Until this question yesterday, I never would have second guessed using tap water for nose irrigation. Should we also not rinse contact lenses or eyes when they come in contact with chemicals with tap water for fear of Acanthamoeba spp. infecting our corneas? I would be concerned if my water treatment plants were unable to kill N. fowleri, what other pathogens are slipping by and into the water supply?

But back to the question at hand? Should my friend use tap water in her neti pot? I would say definitely yes if it has been boiled or passed through a filter with an absolute pore size of 1 micron or smaller (not nominal pore size). I would also say yes if the weather has been cool and wet. However, I can’t say yes if both a drought and high temperatures are co-occurring. So the safest course of action is to follow the CDC guidelines (http://www.cdc.gov/parasites/naegleria/faqs.html). And hey, it might be worth it to buy a fancy water filter, you’ll not only be protecting yourself from amoeboid meningoencephalitis but also Giardia, Cryptosporidium, lead, and many other contaminants.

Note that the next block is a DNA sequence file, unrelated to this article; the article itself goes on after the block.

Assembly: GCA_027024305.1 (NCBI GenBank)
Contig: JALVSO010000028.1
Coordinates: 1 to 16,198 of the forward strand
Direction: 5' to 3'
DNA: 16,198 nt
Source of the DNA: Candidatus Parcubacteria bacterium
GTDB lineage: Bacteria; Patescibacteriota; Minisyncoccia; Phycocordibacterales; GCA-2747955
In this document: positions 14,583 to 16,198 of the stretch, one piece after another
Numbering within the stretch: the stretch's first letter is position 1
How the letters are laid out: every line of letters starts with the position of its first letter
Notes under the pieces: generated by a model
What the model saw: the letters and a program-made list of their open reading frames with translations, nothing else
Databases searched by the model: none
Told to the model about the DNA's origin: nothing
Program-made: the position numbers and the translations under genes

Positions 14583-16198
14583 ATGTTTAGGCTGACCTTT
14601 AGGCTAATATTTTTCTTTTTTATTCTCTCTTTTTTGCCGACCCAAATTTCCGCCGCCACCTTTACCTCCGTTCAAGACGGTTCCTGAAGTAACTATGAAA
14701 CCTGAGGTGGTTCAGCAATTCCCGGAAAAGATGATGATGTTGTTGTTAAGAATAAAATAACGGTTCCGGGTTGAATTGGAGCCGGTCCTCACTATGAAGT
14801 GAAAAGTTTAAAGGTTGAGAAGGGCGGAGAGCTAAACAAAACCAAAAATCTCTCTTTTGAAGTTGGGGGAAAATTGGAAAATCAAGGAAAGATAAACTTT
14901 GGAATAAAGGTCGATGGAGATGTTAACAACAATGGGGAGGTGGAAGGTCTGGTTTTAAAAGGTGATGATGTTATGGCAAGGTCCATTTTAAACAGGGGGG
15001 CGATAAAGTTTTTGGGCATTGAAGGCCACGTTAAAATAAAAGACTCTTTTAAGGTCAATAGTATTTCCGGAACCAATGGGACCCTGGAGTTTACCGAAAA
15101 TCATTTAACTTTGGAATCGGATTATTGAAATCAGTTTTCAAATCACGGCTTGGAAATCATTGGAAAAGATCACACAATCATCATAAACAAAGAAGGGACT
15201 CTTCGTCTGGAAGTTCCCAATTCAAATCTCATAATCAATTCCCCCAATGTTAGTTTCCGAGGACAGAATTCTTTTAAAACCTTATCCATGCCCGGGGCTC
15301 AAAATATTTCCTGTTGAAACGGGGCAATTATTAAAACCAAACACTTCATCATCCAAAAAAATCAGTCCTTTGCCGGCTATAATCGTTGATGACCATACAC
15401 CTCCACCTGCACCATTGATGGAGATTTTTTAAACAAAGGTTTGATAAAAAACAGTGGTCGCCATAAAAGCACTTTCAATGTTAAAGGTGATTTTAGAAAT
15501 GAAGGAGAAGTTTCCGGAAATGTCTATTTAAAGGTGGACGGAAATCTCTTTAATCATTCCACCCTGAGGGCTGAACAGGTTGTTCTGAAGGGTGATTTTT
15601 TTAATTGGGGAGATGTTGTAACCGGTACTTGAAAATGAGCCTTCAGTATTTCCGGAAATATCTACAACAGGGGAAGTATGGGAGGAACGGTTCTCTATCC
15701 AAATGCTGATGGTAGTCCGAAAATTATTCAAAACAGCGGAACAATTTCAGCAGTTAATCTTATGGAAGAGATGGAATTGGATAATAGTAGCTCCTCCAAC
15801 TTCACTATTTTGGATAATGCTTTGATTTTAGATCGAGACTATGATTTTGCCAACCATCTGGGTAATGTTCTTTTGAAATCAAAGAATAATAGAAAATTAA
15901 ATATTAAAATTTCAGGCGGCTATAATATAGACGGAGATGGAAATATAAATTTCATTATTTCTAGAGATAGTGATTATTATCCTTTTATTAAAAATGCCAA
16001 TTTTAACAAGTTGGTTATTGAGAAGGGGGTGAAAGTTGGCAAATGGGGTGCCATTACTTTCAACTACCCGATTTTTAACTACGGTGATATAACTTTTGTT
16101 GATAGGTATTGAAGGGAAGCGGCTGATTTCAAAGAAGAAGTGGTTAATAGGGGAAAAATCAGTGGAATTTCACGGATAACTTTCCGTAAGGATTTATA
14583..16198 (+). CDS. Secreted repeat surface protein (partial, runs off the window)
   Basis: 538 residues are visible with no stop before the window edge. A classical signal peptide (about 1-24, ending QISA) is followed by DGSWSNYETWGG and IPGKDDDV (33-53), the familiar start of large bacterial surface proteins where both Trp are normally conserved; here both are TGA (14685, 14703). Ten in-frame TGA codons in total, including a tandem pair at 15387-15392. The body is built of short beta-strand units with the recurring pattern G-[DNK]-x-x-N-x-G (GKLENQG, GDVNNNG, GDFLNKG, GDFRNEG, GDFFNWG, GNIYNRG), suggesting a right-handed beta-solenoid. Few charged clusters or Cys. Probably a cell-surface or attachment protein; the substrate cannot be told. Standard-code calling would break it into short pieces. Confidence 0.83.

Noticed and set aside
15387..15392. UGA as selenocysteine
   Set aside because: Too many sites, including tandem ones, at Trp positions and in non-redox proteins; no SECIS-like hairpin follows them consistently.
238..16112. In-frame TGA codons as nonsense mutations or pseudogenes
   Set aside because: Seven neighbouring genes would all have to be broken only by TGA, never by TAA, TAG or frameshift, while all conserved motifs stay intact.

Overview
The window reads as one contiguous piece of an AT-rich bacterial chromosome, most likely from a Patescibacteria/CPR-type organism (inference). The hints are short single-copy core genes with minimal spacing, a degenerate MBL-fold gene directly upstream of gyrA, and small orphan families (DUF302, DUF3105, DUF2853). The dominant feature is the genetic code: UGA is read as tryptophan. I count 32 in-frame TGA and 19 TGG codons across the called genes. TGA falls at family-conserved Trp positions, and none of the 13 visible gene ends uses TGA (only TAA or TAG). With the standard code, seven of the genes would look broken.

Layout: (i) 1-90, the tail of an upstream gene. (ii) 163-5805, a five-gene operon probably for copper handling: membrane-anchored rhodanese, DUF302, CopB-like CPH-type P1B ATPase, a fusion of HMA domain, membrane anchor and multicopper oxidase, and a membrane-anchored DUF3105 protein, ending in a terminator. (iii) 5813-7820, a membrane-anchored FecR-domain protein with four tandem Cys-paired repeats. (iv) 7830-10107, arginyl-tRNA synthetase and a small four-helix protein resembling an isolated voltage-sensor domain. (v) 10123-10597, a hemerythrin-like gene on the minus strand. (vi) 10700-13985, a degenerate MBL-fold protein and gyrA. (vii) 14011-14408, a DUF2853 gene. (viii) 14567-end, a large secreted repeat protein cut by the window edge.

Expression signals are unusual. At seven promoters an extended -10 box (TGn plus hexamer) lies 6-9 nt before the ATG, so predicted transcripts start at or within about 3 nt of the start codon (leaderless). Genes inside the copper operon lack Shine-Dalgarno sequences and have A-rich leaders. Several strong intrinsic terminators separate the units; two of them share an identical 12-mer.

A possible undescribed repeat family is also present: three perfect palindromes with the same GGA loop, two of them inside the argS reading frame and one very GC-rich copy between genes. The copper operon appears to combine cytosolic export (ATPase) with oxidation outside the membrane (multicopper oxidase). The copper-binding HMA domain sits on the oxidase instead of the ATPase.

John, D.T. (1982). Primary Amebic Meningoencephalitis and the Biology of Naegleria Fowleri. Annual Review of Microbiology, 36, 101–123.

De Jonckheere, J. & van de Voorde, H. (1976). Differences in destruction of cysts of pathogenic and nonpathogenic Naegleria and Acanthamoeba by  chlorine. Applied and Environmental Microbiology, 31, 294–297.


Visvesvara, G.S., Moura, H. & Schuster, F.L. (2007). Pathogenic and opportunistic free-living amoebae: Acanthamoeba spp., Balamuthia mandrillaris, Naegleria fowleri, and Sappinia diploidea. FEMS Immunology & Medical Microbiology, 50, 1–26.


Author
Stavana Strutz is a doctoral candidate studying disease ecology and evolution  in the Parmesan lab at the University of Texas at Austin. 
 


Comments

Annie Casteel
03/05/2012 07:43

They want our brains!!!

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06/17/2012 13:35

Next zombie movie plot...

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Ann Satori
03/17/2012 06:08

Hi Stavana - you may not remember me but I am like your step-step aunt. Sheila's mom is married to my dad. I got this because she posted it on her facebook. It important thing is that recently I have used my neti-pot in Arizona with tap water that has been through water softener process. I am hoping that all is well but will definitely be more careful to use distilled water in the future.

Reply
06/17/2012 13:35

Hi Ann, I'm glad the post was worthwhile to you. Yeah, unfortunately you live in a state where this was an issue. It's definitely better to be safe than sorry.